“…the building had fallen to ruin. Only jagged edges of glass remained in the huge windows and massive sheets of facing had broken away from the corroded metal framework.”
Following on from my previous post, we exited the butterfly tent and went on to explore the cool, dimly lit recesses of the Natural History Museum. I can assure you the building was in a much better state than depicted in this post-apocalyptic rendering of the oldest part of the museum by illustrator, Ryan Quackenbush. To my mind there’s absolutely no doubt that H.G. Wells took some inspiration for his descriptions of the colossal, derelict buildings in ‘The Time Machine’ from the museums in South Kensington, London where he studied biology before becoming a writer and it would be nice to work some of this into the artwork for the musical.
The picture contains many of the right elements, with crumbling brick walls, broken masonry, twisted metalwork, cascading waterfalls and the juxtaposition flowers and ruined architecture really gives the impression of nature taking back her own. There are several other superb post-apocalyptic renderings of the Natural History Museum online, such as ‘Earth Abides’ by Ian Grainger and ‘Fallen Beauty’ by David Edwards—post-apocalyptic art is very much in vogue. Finally, here’s a fascinating tutorial by Sorin Bechira showing how he digitally manipulated a photograph of the Natural History Museum to age and degrade this fine monument—a most severe case of vandalisation.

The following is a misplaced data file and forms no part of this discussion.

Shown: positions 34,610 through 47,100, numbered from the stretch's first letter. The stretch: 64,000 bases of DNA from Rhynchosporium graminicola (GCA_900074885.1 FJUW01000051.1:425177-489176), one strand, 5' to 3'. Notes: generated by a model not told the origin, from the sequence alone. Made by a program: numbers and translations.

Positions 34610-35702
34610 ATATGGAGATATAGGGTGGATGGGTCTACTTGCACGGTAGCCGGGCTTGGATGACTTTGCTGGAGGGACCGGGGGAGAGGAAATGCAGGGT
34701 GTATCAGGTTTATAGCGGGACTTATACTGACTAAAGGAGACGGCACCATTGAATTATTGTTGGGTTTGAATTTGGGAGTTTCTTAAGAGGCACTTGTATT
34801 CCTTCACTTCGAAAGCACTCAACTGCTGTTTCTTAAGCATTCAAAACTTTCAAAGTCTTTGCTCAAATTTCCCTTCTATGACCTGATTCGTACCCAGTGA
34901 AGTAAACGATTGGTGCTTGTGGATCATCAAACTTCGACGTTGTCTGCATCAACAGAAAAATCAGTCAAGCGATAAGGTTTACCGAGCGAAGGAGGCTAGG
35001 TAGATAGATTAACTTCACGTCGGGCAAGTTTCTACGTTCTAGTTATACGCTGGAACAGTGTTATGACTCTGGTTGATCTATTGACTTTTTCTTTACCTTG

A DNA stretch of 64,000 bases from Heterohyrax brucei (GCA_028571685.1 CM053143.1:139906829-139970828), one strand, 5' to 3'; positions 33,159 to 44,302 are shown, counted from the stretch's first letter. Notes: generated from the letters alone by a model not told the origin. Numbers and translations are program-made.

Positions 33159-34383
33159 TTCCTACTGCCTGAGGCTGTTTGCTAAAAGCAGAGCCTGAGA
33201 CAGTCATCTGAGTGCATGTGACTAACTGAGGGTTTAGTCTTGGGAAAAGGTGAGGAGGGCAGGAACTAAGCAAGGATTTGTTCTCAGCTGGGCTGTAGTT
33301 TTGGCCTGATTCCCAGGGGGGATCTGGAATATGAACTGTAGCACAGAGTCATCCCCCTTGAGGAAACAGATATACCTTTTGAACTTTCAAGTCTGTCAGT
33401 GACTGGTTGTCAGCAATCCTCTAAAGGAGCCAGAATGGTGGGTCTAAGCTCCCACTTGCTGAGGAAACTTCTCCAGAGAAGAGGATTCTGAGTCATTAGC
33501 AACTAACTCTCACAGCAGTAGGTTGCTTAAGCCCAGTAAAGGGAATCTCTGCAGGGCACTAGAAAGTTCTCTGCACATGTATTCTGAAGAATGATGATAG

To me there’s something in all these pictures that strongly resonates with Wells’s The Time Machine—entropy, decay and beauty too, but I wouldn’t describe The Time Machine as being post-apocalyptic though. There was no final devastating war, terrible natural disaster or virus that crippled or wiped out Mankind. It was more as if Humanity had atrophied for some reason, had ran out of steam, had given up on great plans and grand designs and civilisation had just simply petered out. Man’s empire was over and all his grandiose schemes were a thing of the past, lying buried beneath the dirt and flowers…